THE town has been revealed as the fastest growing in the region as the population has swelled to almost 210,000, according to the latest Census.

In results published by the Office For National Statistics, Swindon was named as the local authority with the greatest increase in its population, rising 16 per cent from 180,100 in 2001 to 209,200 in 2011.

Nationwide , Swindon was the twelfth fastest growing area behind Manchester, Milton Keynes and Slough.

In the south west there are now 27,000 more under-fives compared with 2001, an increase of 10 per cent, with the largest proportion in this age group in the region in both Swindon and Gloucester at seven per cent.

A spokesman for GWH said figures on birth rates at the hospital were not likely to account for a significant rise in the population, as they had remained stable over the last decade.

Rosemary Wells, a spokesman for Swindon Chamber of Commerce said: “It is positive that Swindon is growing.

”When there is more activity going on in a place and more people around it can have a positive impact on the local economy, for example in terms of business looking for employees.”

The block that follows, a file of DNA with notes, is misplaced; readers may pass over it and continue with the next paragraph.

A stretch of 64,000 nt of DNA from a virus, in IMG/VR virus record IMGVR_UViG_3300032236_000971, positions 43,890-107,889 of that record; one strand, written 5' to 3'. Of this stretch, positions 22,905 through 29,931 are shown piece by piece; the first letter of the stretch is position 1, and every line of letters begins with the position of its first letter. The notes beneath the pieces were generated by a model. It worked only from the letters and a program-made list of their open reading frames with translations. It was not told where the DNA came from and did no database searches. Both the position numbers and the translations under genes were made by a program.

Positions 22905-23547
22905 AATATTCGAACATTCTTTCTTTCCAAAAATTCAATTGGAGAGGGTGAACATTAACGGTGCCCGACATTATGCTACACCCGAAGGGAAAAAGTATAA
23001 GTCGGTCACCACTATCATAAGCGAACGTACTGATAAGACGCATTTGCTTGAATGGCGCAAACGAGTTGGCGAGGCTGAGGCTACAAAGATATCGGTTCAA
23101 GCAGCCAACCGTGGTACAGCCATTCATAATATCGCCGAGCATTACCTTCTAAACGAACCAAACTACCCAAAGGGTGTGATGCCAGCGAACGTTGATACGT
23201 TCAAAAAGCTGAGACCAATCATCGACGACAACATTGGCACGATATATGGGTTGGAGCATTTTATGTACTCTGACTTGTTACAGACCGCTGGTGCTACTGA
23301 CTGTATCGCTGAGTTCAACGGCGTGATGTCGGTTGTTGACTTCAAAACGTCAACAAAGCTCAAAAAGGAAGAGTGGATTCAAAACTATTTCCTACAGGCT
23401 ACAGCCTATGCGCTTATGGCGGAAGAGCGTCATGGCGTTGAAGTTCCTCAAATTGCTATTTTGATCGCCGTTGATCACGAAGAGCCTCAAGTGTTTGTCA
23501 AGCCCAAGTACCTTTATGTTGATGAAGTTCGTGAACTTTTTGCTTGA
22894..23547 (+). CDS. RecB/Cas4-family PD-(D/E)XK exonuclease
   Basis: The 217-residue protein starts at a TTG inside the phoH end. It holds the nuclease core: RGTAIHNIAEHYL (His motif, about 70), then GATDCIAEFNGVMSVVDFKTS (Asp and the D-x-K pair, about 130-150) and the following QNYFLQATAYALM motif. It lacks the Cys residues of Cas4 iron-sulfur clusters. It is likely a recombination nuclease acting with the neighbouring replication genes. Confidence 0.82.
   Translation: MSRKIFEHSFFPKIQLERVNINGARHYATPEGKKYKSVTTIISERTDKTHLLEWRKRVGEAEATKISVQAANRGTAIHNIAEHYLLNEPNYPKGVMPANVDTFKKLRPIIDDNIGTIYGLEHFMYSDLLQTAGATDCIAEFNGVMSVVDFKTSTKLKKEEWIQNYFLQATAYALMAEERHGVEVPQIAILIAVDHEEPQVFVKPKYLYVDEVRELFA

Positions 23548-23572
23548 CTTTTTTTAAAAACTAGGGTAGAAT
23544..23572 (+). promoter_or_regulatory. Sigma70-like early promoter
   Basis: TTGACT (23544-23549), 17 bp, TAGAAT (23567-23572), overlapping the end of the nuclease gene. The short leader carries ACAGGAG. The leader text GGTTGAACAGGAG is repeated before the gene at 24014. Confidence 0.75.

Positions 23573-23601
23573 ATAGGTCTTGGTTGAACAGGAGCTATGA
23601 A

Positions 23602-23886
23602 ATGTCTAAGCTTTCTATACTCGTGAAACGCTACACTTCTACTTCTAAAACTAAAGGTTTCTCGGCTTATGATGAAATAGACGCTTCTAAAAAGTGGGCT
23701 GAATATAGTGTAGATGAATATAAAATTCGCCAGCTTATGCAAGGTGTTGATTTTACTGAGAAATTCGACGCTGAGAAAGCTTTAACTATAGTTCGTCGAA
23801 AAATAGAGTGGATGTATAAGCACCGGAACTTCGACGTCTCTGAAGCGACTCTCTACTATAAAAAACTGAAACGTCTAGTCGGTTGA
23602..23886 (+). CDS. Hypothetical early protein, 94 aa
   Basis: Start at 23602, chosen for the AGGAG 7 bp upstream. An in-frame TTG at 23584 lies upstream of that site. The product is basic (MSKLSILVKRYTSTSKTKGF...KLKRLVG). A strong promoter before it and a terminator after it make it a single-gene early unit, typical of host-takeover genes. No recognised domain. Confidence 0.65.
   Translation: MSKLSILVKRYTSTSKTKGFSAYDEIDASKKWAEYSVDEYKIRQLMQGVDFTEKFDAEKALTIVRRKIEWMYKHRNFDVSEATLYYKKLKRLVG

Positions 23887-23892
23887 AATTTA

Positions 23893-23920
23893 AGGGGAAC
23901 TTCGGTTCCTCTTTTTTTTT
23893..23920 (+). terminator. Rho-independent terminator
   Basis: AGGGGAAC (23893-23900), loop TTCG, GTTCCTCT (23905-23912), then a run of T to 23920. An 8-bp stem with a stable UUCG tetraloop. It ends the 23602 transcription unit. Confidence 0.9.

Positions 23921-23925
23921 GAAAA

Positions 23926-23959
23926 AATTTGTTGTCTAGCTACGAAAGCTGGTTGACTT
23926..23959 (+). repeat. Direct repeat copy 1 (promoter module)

Swindon North MP Justin Tomlinson said Government funding had been in line with the rise in population but that there was an accuracy deficit in the Census figures.

He said: “It’s no surprise about the population figures. “Over the last 20 years we have certainly been one of the fastest growing towns in terms of housing developments.

“Take Abbey Meads for example, I went from representing 1,800 people to 8,500 within ten years.

“I think though, that while they would argue 94 per cent response rate is satisfactory they are missing an estimated one and a half million people.

“That is essential information for local authorities and health trusts to secure funding for their local communities.

“That’s what the Census is used for – to help secure appropriate funding based on population and demographic and as the population has grown we would expect additional finding to reflect that, which it has done.”

But nationalstatistician Jil Matheson said the overall the response to the Census had been a success.

She said: “I’d like to thank everyone in the south west for their support. “The 2011 Census has been a resounding success and I am proud of the incredible effort that has been put in. “It is a rich source of information about the population and its characteristics.

“Across England and Wales around 19 out of 20 people responded and we have excellent statistical methods for ensuring we have a complete estimate of the whole population. “These statistics will provide valuable information for planners, policy-makers and the public for years to come.”